Rita Torres (CESAM/DBio) in an interview in JN discusses the Increase in Road Accidents Involving Wild Boars in Portugal

Rita Torres, a researcher from CESAM/DBio, in an interview with Jornal de Notícias, discussed road accidents caused by wild animals and revealed that between 2019 and 2020, there were more than 1000 accidents caused by wild boars.

The researcher mentioned that in her research project, “We used data from a 2-year monitoring of road accidents involving wild ungulates (wild boar, deer, and roe deer) to assess the factors influencing the likelihood of accidents in Portugal. A total of 1,306 accidents were recorded (2019 and 2020), involving the three species of wild ungulates with the greatest presence in Portugal. The wild boar was involved in the majority of accidents (83.7%), followed by the deer (9%) and the roe deer (7.3%). Our data, although focused on two years, confirm the results described in the literature, showing that the wild boar is the ungulate species most commonly involved in road accidents on the Iberian Peninsula. This fact is also potentially indicative of its high population density in our country, compared to other ungulate species, with the wild boar being more abundant and widely distributed in mainland Portugal, occupying almost the entire national territory.”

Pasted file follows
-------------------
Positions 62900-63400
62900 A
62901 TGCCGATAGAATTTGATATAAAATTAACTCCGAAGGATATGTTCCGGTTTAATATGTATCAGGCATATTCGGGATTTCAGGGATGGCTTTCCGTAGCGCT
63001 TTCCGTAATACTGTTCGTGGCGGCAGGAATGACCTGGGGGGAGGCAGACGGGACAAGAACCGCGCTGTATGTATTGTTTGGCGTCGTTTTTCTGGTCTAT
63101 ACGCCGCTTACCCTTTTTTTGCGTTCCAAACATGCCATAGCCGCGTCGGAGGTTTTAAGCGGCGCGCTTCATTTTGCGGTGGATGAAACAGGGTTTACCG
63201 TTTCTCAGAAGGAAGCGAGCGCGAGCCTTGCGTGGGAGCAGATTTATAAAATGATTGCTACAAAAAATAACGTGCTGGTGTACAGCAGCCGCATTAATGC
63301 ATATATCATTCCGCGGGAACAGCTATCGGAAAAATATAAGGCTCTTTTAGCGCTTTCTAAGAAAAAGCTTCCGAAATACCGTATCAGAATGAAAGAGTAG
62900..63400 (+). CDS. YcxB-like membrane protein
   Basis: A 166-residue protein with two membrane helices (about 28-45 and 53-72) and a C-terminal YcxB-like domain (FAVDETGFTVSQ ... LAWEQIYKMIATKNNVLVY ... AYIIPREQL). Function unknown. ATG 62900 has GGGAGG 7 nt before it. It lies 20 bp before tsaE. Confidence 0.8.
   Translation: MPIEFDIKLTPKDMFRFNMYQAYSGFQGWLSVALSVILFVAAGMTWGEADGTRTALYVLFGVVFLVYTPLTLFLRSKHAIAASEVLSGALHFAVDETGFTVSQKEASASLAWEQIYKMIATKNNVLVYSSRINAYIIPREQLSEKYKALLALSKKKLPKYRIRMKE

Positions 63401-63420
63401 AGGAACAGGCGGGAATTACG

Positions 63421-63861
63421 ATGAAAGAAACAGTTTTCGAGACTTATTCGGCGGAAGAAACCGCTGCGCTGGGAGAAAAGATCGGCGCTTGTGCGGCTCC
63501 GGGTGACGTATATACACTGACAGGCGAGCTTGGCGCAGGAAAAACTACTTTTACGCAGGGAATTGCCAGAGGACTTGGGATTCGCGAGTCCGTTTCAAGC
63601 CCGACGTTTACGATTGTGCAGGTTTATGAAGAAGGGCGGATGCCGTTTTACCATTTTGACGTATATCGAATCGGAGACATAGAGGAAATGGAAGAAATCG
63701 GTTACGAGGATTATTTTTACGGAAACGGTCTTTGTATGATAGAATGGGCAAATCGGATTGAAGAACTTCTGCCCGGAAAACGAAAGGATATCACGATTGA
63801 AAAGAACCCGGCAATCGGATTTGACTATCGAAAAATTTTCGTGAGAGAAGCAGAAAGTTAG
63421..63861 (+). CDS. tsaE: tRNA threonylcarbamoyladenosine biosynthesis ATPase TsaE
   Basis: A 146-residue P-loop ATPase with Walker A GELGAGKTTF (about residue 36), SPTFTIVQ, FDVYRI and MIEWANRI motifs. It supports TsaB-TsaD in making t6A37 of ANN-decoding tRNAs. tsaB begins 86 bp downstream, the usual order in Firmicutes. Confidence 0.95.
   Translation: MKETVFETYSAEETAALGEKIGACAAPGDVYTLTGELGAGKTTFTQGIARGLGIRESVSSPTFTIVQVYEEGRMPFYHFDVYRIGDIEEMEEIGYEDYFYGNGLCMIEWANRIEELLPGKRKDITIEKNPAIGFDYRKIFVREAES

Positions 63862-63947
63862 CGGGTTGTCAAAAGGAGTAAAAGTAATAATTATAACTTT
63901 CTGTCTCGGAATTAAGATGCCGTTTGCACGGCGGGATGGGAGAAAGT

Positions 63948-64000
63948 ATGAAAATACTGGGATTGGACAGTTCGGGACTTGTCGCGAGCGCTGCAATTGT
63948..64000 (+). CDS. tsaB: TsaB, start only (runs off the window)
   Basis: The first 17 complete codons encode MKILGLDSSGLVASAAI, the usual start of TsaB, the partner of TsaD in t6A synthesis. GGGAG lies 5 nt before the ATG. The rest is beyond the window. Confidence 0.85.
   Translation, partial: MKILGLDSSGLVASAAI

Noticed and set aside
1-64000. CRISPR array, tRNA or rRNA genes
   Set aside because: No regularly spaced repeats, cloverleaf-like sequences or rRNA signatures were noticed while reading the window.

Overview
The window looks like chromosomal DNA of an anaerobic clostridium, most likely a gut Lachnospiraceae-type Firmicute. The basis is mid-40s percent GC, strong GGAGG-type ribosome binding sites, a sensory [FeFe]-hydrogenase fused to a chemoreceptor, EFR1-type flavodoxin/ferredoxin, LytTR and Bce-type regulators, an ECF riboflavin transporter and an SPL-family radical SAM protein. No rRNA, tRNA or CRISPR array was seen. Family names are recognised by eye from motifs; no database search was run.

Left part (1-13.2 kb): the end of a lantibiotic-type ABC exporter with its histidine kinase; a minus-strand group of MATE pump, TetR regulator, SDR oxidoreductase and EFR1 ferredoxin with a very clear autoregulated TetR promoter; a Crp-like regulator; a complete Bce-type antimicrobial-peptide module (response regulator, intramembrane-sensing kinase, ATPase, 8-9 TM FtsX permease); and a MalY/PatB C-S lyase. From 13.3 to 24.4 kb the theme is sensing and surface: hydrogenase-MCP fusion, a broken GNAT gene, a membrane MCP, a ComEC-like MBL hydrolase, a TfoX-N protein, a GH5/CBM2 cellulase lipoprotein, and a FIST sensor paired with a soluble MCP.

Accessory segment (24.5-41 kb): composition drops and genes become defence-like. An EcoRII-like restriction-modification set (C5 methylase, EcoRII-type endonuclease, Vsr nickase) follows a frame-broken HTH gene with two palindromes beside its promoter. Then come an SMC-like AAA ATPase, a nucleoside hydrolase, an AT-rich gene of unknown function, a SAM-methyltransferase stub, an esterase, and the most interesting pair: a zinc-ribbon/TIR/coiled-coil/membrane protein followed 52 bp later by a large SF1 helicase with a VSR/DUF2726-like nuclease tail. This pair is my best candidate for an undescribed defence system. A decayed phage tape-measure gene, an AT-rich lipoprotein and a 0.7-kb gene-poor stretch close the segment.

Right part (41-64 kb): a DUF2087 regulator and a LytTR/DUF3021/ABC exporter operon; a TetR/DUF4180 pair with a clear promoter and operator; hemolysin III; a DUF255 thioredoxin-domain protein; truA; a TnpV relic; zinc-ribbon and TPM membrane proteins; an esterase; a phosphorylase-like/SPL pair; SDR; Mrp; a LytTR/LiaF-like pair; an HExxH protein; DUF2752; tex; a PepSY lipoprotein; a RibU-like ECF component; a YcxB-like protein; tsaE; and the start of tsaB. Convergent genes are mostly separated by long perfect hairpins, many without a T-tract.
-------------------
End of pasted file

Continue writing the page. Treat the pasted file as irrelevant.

Rita Torres played a crucial role in the development of the Strategic and Action Plan for the Wild Boar, promoted by ICNF – Institute for Nature Conservation and Forests, and also drew attention to the increase in road accidents on weekends, especially on Sundays, as well as in the late afternoons and during the night. During these times, it is essential for drivers to exercise extra caution, particularly in areas characterized by significant forest cover.

Furthermore, her work also indicates that “road planning should take into account land cover to avoid the formation of critical accident spots. Proper forest management along roadsides, reducing vegetation near the road, can decrease the attractiveness of the habitat for wild boars while improving driver visibility, potentially reducing the risk of accidents.”

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